In describing truth songs as life strife and doing right by your fellow man, that description includes relationships between men and women, because if that’s not life and strife, nothing is. “All Over Again” is one of those songs. It’s a “this time is the last time and I mean it this time” song. “Part Time Feeling” is another of that genre. The melody of “Only I” reminds me of “Do Right Woman” by Aretha Franklin. The message here is: one has to love oneself first. “Savior” has a similar message in that you can’t look to someone else to save you. “Let It Flow” is about loyalty, friendship, and agape. It, “Free,” and the aforementioned “Marathon,” are on the truth side. One favorite is “Rise” with its message of letting no one keep you down. The music has an almost slinky feel. My absolute favorite is “Just The Same.” It is smoky, breathy, and mellow. She ends the CD with a raggish stalker song, “Drama.”

There are covers of traditional songs “Didn’t it Rain,” and “John The Revelator,” as well as a fine rendition of Bob Dylan’s “Knocking On Heaven’s Door.” The rest are written by Alexis P Suter and/or members of the band.

The band is really GOOD. These are top notch musicians who mesh well together forming a tight sound that complement Alexis P Suter’s deep baritone voice.

Reviewer Sheralyn Graise graduated from the University of Akron a while back. A former Social Services professional, she is now pursuing other interests such as music history, writing, and photography. She has been a member of the Blues Foundation since 2001.

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 Featured Blues Review 5 of 6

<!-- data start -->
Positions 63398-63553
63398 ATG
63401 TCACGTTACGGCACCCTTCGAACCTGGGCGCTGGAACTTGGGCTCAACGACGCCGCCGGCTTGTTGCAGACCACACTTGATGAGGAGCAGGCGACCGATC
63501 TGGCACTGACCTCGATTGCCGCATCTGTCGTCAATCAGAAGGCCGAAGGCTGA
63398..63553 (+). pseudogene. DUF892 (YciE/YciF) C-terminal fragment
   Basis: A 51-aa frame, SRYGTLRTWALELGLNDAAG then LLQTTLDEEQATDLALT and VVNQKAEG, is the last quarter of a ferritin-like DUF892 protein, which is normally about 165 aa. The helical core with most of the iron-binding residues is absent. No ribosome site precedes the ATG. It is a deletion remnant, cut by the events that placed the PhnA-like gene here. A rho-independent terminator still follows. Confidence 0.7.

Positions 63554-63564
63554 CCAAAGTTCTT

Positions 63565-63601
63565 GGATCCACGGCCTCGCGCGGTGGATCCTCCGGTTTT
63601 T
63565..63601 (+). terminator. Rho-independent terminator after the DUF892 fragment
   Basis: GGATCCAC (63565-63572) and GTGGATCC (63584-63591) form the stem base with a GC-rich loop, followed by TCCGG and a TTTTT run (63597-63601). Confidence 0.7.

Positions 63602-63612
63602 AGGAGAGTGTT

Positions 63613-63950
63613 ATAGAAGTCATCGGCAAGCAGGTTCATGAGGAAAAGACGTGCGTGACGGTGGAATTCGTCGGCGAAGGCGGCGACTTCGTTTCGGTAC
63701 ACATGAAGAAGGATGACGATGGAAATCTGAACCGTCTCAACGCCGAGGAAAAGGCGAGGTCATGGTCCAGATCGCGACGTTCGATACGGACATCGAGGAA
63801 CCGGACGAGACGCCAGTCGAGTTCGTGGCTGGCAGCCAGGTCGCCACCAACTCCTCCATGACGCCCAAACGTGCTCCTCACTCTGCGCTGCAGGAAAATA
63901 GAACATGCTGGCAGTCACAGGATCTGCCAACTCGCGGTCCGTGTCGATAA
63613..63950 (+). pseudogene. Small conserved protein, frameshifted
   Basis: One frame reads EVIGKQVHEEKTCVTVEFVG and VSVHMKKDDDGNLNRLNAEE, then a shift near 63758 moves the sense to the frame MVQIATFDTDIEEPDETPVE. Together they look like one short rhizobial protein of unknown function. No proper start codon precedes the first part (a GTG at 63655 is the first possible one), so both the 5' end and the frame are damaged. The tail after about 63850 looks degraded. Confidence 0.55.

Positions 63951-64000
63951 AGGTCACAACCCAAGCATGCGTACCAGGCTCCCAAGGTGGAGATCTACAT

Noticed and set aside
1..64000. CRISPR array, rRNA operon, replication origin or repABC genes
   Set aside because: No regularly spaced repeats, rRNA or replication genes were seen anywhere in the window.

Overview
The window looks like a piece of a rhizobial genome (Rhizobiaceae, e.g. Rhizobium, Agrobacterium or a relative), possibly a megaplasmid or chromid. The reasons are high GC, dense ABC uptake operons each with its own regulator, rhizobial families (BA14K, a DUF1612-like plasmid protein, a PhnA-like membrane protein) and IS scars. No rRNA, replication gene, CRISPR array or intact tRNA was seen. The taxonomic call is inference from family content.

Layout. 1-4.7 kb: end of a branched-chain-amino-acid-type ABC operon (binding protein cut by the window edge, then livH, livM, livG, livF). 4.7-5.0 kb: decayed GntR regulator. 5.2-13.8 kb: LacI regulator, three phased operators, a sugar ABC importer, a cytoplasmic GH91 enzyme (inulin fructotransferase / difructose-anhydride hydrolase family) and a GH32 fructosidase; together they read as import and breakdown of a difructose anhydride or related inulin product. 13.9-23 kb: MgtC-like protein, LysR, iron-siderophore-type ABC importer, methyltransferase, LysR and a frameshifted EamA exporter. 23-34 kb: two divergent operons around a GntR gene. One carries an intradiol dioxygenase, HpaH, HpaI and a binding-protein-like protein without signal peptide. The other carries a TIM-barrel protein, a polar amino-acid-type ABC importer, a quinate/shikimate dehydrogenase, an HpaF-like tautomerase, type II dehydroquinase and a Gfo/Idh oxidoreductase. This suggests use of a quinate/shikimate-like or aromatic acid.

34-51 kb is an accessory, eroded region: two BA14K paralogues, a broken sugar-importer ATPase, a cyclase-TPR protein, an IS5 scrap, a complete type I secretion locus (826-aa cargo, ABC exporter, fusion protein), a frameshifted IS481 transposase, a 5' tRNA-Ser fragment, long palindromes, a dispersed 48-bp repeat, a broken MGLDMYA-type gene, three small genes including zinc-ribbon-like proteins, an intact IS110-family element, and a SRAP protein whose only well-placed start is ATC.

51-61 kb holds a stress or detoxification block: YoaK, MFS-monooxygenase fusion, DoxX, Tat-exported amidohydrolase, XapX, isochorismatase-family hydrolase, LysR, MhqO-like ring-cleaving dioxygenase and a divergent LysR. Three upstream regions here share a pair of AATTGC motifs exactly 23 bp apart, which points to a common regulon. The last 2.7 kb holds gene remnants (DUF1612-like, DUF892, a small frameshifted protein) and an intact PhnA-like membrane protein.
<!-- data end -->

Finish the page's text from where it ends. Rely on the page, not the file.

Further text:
Satan And Adam – Back In The Game

Modern Blues Harmonica

10 tracks; 40.14 minutes

Back in the late 1980s Sterling “Mr Satan” Magee and Adam Gussow made a name for themselves, initially as a Harlem street duo, then as recording artists, no doubt assisted by a cameo performance on U2’s “Rattle And Hum” album. They recorded three CDs and became an integral part of the revival of the NYC blues scene alongside artists such as Michael Hill and Popa Chubby. Sadly in 1998 Magee’s health deteriorated and the duo broke up. After disappearing from sight for some years, Magee fetched up in a Florida retirement home and plays a weekly gig in the Tampa Bay area. Meanwhile Gussow wrote “Mister Satan’s Apprentice”, an account of the duo’s career, had some health issues of his own and moved to Oxford MS to take up a position as Professor of English at the University of Mississippi. The idea of the duo making any more music together seemed unlikely, but this new CD is here to change all that.

Recorded at a session in Tampa, the session seemed destined to fall apart when the drummer (with whom Magee had been performing locally) was taken seriously ill before the sessions could start. Fortunately the drummer recovered and a substitute was located for the session. Eight tracks were laid down in the session, with Sterling Magee on guitar, vocals and percussion, Adam Gussow on harmonica and vocals on two tracks and Rodger Stephan on drums. Jerry Jemmott, with whom Magee played many years ago with King Curtis, played bass on one track and some keyboards, bass and guitar parts were added on a few tracks. The other two tracks are from the archives, one being a live radio recording from 1991 and the other an outtake from the first CD sessions in 1990.